The district-heating network will use underground pipes to transport heat from Viridor’s energy from waste (EfW) plant at Trident Park to businesses and homes in Cardiff. Buildings that connect to the network will no longer need to use gas to heat their property.
Claimed to be the first of its kind in Wales, the project has received support via a £8.6m loan from the Welsh Government and a £6m grant from the UK Government.
Cardiff council’s cabinet member for clean streets and the environment Michael Michael said: “This is an exciting opportunity for Cardiff to develop a new, low-carbon, energy infrastructure, fuelled by an existing facility in the city. The Heat Network is one the council’s key projects in our response to climate change, so this is really exciting news.
“Analysis shows that if all the heat available from the plant is fully utilised, we could save 5,600 tonnes of carbon each year and the customers signed up to the network could cut their annual energy bills by five per cent on average, while reducing their heating system’s carbon emissions by up to 80%.
“This is an exciting opportunity for Cardiff to develop a new, low-carbon, energy infrastructure”
“The business case shows that the first phase of the network is financially viable and I would like to thank both the Welsh Government and Central Government who have committed to backing this project with cash so first phase works can go out to tender and we can begin the build.”
The heat network is be owned by an independent company through a special purpose vehicle (SPV) with the council as a major shareholder.
The first phase of the heat network will initially provide heating to a number of large buildings in the city, Cardiff council says, including the County Hall or a replacement council headquarters, the new Indoor Arena, the Millennium Centre, Tŷ Hywel, Cardiff & Vale College main building and Tresllian House. Other smaller buildings or parts of buildings will also be connected to the network.
Cardiff council claims the network could be operational within two years of installation works beginning.
Discussions are also underway with private developers looking to develop land within scope of the first phase of the heat network, Cardiff council says.
After the first phase of works, the network may be extended to other customers, Cardiff council says.
Cardiff council says buildings which it believes could benefit from the Heat Network in the proposed second phase have been approached, but commercial terms have yet to be agreed.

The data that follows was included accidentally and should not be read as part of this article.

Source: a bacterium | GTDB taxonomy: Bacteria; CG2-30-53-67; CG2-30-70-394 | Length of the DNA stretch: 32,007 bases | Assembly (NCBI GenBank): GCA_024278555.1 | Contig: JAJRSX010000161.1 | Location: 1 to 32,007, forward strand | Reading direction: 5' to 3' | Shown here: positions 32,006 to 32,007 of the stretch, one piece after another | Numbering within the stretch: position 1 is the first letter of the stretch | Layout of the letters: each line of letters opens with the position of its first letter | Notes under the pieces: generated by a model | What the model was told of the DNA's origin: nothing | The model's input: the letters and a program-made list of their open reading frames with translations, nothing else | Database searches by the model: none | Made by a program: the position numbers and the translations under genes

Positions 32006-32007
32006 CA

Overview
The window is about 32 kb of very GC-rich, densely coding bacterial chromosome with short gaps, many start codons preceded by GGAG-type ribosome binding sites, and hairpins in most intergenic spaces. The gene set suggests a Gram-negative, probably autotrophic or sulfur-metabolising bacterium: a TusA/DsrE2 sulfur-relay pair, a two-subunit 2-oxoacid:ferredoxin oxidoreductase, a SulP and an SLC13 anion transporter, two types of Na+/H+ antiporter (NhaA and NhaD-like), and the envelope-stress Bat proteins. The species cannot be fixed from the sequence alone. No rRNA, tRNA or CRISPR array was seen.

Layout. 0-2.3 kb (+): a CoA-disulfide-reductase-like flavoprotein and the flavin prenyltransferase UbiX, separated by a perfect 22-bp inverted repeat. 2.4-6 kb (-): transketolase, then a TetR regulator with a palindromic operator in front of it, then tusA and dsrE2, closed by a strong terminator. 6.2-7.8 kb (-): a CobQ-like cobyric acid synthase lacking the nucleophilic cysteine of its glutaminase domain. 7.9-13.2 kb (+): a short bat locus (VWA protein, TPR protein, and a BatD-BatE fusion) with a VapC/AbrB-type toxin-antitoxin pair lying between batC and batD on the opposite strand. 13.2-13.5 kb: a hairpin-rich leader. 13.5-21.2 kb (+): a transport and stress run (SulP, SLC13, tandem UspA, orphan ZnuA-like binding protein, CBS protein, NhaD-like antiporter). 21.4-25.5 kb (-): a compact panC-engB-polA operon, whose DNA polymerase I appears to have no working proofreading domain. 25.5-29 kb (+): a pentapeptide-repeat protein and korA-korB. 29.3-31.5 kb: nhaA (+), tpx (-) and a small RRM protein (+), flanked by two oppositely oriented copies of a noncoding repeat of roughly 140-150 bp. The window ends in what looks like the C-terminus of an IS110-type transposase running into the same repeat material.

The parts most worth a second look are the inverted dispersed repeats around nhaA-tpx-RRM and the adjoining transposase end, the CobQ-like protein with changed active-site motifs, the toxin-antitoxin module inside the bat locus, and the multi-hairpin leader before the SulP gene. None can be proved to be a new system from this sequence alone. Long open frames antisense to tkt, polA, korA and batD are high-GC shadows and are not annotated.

Cardiff council says this phase would also be subject to a separate tender process and further financial funding.
With 35% of people in Wales living in rural areas, decarbonising heat is a particular challenge, the Welsh government said.
Heat networks offer a “suitable solution for areas with sufficiently high heat density”. The Welsh Government has therefore identified Priority Areas for district heat networks in 14 towns and cities across Wales, including Bridgend and Cardiff.
“This investment will help heat hundreds of homes and buildings using cheaper, greener energy”
“This £8 million investment will help heat hundreds of homes and buildings using cheaper, greener energy across Bridgend and Cardiff. It also marks another step forward for our ambitious Clean Growth Strategy and moves us closer to our target of net zero greenhouse gas emissions by 2050.”
Minister of State for energy and clean growth Kwasi Kwarteng added: “These projects in Wales will help ensure that low-carbon sources of heating are available across the UK.
“Projects in Bridgend and Cardiff will help connect as many homes and businesses as possible to low-carbon affordable heating – by cutting bills and emissions we can achieve our net zero target in a way that works for residents across the UK.”
Officially opened in 2015, Trident Park diverts approximately 350,000 tonnes of non-recyclable waste from landfill every year, Viridor says (see letsrecycle.com story). The plant generates enough electricity to power around 68,448 households.
The heat produced by burning the non-recyclable waste at the Viridor plant at high temperatures produces steam, which in turn powers a turbine to make electricity.
By turning the facility into combined heat and power mode, some of the steam is recovered as hot water which can then be distributed via a network of highly insulated pipes to customers’ buildings, Viridor says.
Viridor CEO Phil Piddington said: “Viridor has developed combined heat and power plants which attach a purpose to waste which can’t be recycled because this is how we meaningfully contribute to both energy and resource efficiency in the UK. The opportunity to see the full potential of Trident Park ERF realised through this exciting project is the natural progression Viridor has been working so hard to achieve with district heating network partners.”
Last week, Viridor and the Prosiect Gwyrdd (Green Project) partnership announced 1 million tonnes of non-recyclable waste had been used to generate energy at the plant (see letsrecycle.com story).
During the lockdown, Cardiff council temporarily began incinerating recyclables at the facility as a result of the coronavirus pandemic (see letsrecycle.com story).